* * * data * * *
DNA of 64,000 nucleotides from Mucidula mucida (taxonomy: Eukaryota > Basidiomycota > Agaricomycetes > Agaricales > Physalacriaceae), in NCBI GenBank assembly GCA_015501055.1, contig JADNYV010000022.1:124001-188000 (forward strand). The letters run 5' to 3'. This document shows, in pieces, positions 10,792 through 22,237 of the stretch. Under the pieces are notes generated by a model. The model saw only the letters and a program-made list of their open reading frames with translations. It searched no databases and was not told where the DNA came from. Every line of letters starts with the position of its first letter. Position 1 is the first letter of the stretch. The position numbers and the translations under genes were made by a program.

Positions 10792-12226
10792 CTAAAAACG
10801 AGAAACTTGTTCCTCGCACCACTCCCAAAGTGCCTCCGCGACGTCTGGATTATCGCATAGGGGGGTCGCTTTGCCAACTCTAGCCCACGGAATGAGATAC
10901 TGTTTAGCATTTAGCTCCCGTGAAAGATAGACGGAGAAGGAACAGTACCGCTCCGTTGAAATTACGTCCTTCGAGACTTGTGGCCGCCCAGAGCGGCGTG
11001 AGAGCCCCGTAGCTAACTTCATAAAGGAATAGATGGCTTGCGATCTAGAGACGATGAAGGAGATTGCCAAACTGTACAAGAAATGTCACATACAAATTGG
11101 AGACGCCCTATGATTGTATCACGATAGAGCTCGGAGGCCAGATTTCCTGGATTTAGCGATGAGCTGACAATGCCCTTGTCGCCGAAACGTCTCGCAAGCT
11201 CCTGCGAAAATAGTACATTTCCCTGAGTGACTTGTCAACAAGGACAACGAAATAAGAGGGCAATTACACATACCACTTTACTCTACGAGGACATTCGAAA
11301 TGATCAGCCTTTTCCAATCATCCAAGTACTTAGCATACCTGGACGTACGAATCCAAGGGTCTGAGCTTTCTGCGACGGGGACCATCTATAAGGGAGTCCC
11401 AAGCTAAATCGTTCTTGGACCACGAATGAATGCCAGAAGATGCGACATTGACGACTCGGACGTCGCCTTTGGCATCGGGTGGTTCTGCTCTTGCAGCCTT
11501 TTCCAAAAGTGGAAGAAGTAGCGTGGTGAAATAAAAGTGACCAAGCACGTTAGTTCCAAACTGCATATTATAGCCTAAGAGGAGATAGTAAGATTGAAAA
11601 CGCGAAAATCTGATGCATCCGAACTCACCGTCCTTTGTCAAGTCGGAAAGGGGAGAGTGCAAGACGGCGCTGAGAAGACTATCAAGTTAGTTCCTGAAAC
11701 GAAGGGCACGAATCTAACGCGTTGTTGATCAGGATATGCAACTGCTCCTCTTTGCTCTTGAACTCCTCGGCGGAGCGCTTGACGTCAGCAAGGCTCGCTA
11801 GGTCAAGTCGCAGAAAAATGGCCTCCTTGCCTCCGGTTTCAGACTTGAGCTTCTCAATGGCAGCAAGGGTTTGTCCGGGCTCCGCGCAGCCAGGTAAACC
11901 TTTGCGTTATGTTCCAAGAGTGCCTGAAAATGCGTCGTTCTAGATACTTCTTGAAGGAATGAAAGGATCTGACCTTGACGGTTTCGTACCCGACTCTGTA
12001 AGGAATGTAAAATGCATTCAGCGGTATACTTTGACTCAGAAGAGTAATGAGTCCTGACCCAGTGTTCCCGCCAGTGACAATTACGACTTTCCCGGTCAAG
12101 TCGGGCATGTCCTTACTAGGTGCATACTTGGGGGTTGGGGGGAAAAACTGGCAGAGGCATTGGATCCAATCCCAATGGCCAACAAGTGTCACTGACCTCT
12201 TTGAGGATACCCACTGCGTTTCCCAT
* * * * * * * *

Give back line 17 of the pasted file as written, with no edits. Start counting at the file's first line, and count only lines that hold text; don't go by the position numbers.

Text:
12101 TCGGGCATGTCCTTACTAGGTGCATACTTGGGGGTTGGGGGGAAAAACTGGCAGAGGCATTGGATCCAATCCCAATGGCCAACAAGTGTCACTGACCTCT